Beginner's Guide To Reading Flop Textures

In Hold'em, being able to properly understand the threats presented by different flops is a critical factor in making correct decisions post flop. It's being able to make these calls that will either make or break you as a player.


In Hold'em, being able to properly understand what threats different flops present is a critical factor in making correct decisions post flop. Being able to interpret flop textures is your next step after being able to understand the cards in your own hand!

In this article, we'll go over the basics of properly reading flop texture.

What is flop texture?

Flop texture refers to the type of cards that come out on the flop. Flops that contain all suited cards, all high cards, or all random cards, are all different types of flop textures and will need to be played differently. Your decisions on how to play after the flop will be dependent on how your opponents range has hit various textures.

Types of flop textures:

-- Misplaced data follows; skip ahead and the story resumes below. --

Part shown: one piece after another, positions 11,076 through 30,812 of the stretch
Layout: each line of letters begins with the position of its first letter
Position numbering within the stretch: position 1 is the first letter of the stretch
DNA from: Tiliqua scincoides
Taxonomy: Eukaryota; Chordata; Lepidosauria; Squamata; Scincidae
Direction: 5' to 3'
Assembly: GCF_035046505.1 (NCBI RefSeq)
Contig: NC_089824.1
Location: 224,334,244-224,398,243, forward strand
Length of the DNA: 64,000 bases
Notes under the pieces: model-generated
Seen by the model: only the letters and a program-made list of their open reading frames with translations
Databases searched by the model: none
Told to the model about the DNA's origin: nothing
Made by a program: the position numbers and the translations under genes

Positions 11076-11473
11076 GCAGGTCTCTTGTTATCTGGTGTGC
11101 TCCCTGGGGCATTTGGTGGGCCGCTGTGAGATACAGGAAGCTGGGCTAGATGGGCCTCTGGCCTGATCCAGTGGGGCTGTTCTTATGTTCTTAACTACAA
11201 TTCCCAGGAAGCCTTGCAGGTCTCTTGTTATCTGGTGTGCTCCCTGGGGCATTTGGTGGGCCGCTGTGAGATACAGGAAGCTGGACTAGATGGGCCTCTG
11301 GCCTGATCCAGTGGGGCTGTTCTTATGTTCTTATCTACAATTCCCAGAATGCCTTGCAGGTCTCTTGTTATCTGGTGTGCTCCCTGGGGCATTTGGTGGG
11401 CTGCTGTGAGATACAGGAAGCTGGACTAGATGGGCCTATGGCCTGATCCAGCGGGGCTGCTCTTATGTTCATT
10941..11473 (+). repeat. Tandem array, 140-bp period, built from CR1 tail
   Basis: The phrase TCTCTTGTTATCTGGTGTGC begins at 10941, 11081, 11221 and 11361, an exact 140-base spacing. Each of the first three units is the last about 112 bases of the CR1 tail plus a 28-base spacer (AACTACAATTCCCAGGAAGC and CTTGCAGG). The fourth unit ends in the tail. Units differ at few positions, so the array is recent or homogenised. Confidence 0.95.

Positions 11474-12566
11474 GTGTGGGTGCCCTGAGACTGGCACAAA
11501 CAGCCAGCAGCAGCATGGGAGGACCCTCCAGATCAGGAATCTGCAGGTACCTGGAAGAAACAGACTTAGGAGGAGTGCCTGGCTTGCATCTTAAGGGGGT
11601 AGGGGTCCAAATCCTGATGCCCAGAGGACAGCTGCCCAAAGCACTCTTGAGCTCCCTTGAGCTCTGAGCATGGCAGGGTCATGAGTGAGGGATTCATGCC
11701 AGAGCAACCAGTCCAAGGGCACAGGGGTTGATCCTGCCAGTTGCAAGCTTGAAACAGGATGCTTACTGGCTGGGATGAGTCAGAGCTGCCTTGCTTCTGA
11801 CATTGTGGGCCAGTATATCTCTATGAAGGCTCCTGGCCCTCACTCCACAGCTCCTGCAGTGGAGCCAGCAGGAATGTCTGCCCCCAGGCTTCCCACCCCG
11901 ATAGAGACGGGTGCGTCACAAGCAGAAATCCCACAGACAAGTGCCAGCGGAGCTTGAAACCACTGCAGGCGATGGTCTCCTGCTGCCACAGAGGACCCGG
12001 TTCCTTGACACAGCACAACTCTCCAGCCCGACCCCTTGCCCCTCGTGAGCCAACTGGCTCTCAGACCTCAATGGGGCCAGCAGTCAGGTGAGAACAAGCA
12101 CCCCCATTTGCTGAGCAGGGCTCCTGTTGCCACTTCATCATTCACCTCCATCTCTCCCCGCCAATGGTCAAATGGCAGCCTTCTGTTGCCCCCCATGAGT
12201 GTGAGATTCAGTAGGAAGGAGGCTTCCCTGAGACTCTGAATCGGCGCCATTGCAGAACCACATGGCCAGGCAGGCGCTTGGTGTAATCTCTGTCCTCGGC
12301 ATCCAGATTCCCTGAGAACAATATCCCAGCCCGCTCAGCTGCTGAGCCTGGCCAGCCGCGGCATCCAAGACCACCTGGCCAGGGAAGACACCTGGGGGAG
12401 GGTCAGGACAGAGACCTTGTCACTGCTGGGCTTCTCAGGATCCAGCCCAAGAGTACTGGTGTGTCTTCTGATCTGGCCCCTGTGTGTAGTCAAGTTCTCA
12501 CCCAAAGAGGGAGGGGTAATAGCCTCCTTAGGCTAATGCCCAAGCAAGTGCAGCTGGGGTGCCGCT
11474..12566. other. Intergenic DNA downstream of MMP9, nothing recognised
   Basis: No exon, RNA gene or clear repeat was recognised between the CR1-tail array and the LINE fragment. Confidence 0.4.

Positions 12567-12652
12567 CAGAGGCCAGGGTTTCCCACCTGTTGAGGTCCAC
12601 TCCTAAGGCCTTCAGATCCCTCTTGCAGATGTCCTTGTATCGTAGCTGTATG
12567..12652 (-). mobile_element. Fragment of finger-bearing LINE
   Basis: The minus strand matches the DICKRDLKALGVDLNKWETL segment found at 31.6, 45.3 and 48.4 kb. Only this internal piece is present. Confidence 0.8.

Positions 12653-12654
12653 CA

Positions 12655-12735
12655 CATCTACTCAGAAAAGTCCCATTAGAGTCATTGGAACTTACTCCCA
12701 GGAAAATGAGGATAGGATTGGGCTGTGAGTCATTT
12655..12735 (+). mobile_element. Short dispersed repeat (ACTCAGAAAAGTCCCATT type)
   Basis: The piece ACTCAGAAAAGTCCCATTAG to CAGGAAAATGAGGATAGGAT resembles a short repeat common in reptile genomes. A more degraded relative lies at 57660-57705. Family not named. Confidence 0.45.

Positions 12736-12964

1. The dry flop:

A dry board refers to one that is unlikely to have hit anyone's range. Say for example a tight player raises before the flop (where we can assume he's holding two big cards or a pocket pair) and then the flop comes out 2c 5h 8d. As this board is not coordinated and consists of small cards, it's unlikely to have hit the range of our opponent. Therefore, we call this a dry board.

2. The coordinated flop

A coordinated board refers to a flop that contains a lot of cards that work together to make a 5 card hand. Examples of a coordinated flop would be 5c, 6c, 8d, which would make it possible for both flushes and straights to draw further on the hand. These types of boards become dangerous when 3 or more players are in the hand.

3. The scary flop

A scary flop is one that contains one or more high cards that are likely to have connected with our opponents hands. Examples of a scary flop include Ac, Kd, Tc, where hands like AK, AQ etc have made a very powerful hand. Scary flops are great for both bluffing and getting maximum value from weak opponents.

4. The paired flop

A paired flop is similar to a dry flop, but sometimes our actions will be slightly different. A paired flop is one that already has a pair, and therefore, makes it less likely that our opponents have made a strong hand. (It?s easier to make a pair than three of a kind). These types of boards often lead to a situation where first player to bet takes down the pot.

In our next article, we'll discuss more advanced concepts such as how to exploit these different flops to get maximum value from your opponents.

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